Last week Mianna and I had the opportunity to present to a group of high school students during the Summer Latino Leadership Summit. Our presentation was based on something Mianna and I both found important…something we both lacked in skill until we learned about it during our EFTA training in San Diego.
To be more exact, 30 second introductions. We were able to give this group of 11 high school students the confidence required to become great at introducing themselves. They learned about eye contact, posture, proper handshakes, using strong words, what words not to use, and how to keep a smile on their face. After, each person had the opportunity to practice four times with a different person. There first time was filled with ‘umms’ and constant lingering eyes, but by the last time they were on-point. I hope they will take what we taught them for the future when it comes to job interviews, school interviews, and cover letters.
I have also spent this week at the office preparing for our big event on September 13. I won’t say much about yet, but it’s going to be amazing! I can’t wait to bring hispanic families together to participate in a educational, yet fun experience.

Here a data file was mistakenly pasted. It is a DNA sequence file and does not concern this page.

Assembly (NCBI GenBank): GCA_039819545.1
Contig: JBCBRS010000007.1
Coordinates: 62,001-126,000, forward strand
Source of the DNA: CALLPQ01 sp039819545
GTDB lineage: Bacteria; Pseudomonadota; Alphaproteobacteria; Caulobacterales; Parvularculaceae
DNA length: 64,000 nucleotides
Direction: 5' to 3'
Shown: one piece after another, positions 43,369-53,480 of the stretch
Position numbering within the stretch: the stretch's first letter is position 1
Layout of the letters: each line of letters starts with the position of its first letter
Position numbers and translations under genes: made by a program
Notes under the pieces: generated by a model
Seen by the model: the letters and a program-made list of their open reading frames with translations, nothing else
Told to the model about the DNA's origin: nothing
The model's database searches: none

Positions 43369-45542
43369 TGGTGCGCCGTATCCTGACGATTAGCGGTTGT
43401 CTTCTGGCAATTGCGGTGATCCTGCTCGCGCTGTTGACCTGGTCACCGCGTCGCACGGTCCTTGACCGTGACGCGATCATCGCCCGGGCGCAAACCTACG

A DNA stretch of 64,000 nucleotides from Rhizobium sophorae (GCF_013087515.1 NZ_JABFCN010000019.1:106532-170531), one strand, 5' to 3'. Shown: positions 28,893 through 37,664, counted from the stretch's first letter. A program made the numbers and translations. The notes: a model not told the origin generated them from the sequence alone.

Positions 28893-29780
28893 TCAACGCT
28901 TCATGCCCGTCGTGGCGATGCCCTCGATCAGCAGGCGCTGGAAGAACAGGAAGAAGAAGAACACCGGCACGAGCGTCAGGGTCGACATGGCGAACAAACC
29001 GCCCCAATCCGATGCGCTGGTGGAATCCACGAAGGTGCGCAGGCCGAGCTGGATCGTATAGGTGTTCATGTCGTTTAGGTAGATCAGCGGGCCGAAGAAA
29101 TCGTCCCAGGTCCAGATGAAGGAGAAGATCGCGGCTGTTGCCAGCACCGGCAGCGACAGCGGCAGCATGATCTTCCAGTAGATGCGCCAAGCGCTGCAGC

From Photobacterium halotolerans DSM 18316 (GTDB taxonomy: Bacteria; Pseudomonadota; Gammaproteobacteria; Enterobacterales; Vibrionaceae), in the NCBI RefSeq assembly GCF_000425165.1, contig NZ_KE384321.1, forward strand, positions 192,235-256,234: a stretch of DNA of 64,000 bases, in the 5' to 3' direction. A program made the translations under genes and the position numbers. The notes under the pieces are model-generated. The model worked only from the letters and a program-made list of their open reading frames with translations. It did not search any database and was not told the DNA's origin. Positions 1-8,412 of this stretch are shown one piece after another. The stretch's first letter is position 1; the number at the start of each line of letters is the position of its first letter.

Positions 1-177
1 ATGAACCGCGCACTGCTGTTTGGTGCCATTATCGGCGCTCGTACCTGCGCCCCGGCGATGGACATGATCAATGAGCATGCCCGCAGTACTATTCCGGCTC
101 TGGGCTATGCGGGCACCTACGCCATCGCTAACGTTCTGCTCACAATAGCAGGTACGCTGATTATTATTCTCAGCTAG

This week I had a very eye opening experience. I was able to join Tom Ryan and Stacey Vigallon in a walk-through of the Least Tern exclosure. We walked inside the exclosure, looking for possible nests, eggs, and scrapes. Scrapes are little ditches that the Least Terns dig out in the sand where they plan to lay their eggs. We saw many scrapes and a lot of Least Terns flying around and courting. We also saw some eggs, but sadly they were all cracked by the crows. I saw how much of a factor crows are to the success of the Least Terns. I’ve heard about it, but now that I saw it first hand, crows are a big problem. We are hoping that enough Least Terns lay eggs at the same time so that the crows are not able to eat them all. One thing that they are trying is putting electric eggs in the exclosure. The eggs look just like the Least Tern eggs but when the crows bite into them, they get shocked. Hopefully the crows will fear the eggs enough to stop eating the real Least Tern eggs. We are going to do another walk through this coming week and hopefully we see more eggs intact.